Buyer beware: working out the total cost of a mortgage


Cheap mortgage rates mean first-time buyers are putting the smallest proportion of their income towards their mortgage payments for the first time since records began in 2005, according to the Council of Mortgage Lenders. While this is great news, it’s getting the mortgage in the first place which can be a real problem. It’s all about the deposit – and for many first-time buyers, if they haven’t got help from the Bank of Mum and Dad, then home ownership is nothing but an impossible dream.

So it’s easy to see why fee-free mortgages, cashback or offers by lenders to pay Stamp duty, are so popular among first-time buyers. If you are strapped for cash, you will take any assistance you can lay your hands on. But borrowers need to be wary of such ‘offers’, work out their true cost and compare them with what else is on the market.

If you are borrowing, say £200,000, Yorkshire Building Society has just launched a fee-free deal that is not even the cheapest from that lender because it has loaded the rate. So its two-year fix pegged at 1.54 per cent with £345 fee is still cheaper than the fee-free deal which is pegged at 1.89 per cent.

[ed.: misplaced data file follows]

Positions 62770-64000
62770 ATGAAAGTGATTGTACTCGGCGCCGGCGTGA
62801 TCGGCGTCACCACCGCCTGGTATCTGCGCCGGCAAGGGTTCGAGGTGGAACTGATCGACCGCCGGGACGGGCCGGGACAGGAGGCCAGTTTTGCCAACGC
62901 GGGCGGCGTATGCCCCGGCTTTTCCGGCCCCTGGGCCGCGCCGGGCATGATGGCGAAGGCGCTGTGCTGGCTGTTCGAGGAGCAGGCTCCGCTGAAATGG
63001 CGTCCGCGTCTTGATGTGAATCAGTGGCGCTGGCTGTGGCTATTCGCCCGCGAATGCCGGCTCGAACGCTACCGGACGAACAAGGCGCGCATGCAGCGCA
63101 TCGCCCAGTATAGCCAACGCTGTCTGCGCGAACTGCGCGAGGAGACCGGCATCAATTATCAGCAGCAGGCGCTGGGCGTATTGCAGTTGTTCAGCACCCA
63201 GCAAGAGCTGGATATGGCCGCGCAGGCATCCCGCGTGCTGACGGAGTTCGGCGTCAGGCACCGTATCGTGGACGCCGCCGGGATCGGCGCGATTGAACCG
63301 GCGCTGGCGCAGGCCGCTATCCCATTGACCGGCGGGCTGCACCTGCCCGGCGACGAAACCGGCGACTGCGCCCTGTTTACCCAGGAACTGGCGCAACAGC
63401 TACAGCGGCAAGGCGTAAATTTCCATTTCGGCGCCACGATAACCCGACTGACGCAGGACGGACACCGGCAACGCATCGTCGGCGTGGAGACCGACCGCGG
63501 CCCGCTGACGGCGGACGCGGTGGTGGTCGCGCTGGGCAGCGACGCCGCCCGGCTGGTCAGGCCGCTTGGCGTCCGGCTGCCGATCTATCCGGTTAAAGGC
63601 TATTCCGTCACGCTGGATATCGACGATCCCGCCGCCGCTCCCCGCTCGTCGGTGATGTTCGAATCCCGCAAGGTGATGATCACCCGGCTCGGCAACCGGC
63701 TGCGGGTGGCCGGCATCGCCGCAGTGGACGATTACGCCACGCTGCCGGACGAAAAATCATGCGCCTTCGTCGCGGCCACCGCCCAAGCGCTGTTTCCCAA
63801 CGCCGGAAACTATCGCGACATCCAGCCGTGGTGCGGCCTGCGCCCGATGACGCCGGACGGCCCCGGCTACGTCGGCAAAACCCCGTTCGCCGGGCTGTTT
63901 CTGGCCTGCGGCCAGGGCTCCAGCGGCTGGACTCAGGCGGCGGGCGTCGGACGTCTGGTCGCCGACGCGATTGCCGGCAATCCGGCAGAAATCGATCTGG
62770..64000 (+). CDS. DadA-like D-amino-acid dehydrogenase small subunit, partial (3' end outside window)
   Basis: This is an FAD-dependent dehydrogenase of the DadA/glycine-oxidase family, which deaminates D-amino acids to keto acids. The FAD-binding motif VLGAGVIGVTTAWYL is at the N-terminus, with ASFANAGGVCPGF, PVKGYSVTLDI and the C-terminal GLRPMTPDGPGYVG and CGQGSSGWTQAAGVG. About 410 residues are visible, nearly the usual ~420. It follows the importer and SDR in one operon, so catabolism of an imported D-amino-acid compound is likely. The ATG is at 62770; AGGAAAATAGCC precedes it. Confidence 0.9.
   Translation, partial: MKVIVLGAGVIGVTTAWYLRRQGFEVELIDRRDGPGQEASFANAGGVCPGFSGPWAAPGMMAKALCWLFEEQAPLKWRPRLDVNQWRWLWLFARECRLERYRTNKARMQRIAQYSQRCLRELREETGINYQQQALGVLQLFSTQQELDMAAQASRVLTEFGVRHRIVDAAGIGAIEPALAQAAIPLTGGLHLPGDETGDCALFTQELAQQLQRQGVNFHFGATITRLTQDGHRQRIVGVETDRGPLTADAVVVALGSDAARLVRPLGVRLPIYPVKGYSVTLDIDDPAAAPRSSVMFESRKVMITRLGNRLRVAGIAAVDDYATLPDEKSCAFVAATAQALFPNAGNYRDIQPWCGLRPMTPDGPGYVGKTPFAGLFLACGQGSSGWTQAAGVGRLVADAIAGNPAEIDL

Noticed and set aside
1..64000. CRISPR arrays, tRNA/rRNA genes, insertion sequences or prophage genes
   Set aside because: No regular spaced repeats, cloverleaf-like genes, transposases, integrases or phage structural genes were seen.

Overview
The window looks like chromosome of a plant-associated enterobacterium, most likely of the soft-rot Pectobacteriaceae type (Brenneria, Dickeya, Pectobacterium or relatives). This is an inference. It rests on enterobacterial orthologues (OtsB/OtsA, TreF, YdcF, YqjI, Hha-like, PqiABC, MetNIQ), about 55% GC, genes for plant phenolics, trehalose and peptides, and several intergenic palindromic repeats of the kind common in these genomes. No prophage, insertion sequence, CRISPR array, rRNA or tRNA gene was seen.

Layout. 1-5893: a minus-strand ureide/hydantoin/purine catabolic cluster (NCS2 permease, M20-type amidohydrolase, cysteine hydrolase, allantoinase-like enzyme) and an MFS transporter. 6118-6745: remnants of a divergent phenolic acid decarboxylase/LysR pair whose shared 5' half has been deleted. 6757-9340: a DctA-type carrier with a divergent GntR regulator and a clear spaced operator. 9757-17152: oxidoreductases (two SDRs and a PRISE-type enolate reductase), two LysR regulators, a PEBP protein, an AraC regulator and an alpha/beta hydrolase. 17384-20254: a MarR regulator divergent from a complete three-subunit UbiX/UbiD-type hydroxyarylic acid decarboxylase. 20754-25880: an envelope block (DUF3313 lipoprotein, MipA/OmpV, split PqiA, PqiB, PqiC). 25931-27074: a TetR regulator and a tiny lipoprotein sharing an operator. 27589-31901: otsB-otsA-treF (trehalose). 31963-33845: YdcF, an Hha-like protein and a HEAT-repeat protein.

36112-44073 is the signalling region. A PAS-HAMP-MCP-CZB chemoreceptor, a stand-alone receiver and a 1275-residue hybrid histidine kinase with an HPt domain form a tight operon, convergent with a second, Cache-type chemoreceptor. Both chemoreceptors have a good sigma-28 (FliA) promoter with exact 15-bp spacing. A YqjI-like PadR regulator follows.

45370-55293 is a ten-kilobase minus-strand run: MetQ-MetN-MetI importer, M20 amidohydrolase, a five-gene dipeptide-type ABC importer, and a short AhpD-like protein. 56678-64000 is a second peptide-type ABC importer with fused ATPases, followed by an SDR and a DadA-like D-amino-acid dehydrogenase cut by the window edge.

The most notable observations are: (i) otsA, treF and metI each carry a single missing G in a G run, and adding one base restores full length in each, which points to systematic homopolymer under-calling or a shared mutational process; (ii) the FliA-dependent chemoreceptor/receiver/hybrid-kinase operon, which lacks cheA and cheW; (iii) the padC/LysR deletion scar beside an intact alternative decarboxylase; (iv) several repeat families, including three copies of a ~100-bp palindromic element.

If you really don’t want to pay a fee, Nationwide has a two-year tracker at 1.69 per cent with no arrangement fee, no valuation fee and £750 cashback – the cheapest first-time buyer product over two years. Of course there is no certainty with a tracker so this is not a sensible option if you are worried about paying your mortgage if interest rates were to rise.

It is important to consider the whole picture rather than just a low fee or a low rate and speak to an independent mortgage broker such as Anderson Harris who can advise what product is the most suitable for your needs.

Adrian Anderson
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Adrian Anderson